You can keep your techno-preachers and their holograms and big productions. I want a fellow pilgrim on the journey, someone to, as hymn writer Richard Gillard puts it, “help each other, walk the mile and bear the load.”

What does “preacher” mean to you? What do you like about your preacher? Do you think the role of the minister is changing in our post-modern world? Share your thoughts by leaving a comment below, but don’t get too … well … preachy.

Dear Writer Lance: A Letter from Your Wife

Dear Writer Lance,

One of the first things I loved about you–even before I knew I loved you–was your way with words. You see, back when I knew who you were and was dying for you to ask me out but you hadn’t yet, I started subscribing to The Macon Telegraph. Now why would a never-cared-about-the-news-before college student pay good money to subscribe to a daily paper? Because I was stalking you. I searched the pages every day for your name in a byline. Of course, you were writing features stories then, so almost everything you wrote I found interesting, but what I loved most was getting to know you through your words on paper. You made me laugh and you showed me what was important to you.

Once you finally came to your senses and called me I felt like I already knew you in some ways. What I didn’t know was why it took you so freaking long to pick up the phone and call. Now I do. You are methodical.  You do one thing at a time and you do it well. At the time that I was obsessing over you, I was on your radar, but I was not the “one thing”. You were overthinking it. You were too disciplined for your own good. Do you know that you missed out on five extra months of knowing me because of your self-discipline? FIVE MONTHS, dude! That’s a lot of lost Carla time!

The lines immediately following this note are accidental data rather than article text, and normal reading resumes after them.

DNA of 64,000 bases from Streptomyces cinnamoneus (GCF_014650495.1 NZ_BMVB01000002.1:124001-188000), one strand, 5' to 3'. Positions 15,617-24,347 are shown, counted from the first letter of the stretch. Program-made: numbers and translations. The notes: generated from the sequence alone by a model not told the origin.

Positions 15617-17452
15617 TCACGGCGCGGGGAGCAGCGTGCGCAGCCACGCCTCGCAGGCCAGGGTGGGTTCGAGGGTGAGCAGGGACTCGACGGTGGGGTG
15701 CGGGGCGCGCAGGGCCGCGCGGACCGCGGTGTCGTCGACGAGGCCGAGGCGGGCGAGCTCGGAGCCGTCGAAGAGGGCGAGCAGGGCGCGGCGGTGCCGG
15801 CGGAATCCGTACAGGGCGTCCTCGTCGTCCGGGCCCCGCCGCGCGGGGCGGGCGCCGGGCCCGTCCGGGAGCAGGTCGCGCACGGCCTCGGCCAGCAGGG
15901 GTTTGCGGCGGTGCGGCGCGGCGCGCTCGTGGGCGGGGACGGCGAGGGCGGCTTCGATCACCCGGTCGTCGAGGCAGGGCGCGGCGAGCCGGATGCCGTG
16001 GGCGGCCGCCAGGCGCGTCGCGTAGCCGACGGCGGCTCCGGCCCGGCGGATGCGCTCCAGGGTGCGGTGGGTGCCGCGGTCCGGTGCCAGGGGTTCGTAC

Patience is not one of my virtues but I stuck it out waiting for that phone call. I guess I knew you well enough through your writing to know that you were worth the wait. I was right. It’s been sixteen years, two cities, three homes, three children, seven vehicles and one dog since that call and I’ve never regretted it. I thank God every day for you.

I thank God that you are the exact opposite of me in so many important ways. The biggest difference in me and you: You are disciplined, you are patient, you are not a quitter. Now when it comes to your health, dealing with our children, working on our finances, and keeping up the house, these virtues benefit our whole family. I will admit that even when it comes to your writing I know that discipline is key. Getting something out there is important even if you’re not particularly inspired on a given day. It’s what serious writers do. They practice. They write even when they don’t feel like it. Sometimes it’s worth reading. Sometimes it’s not.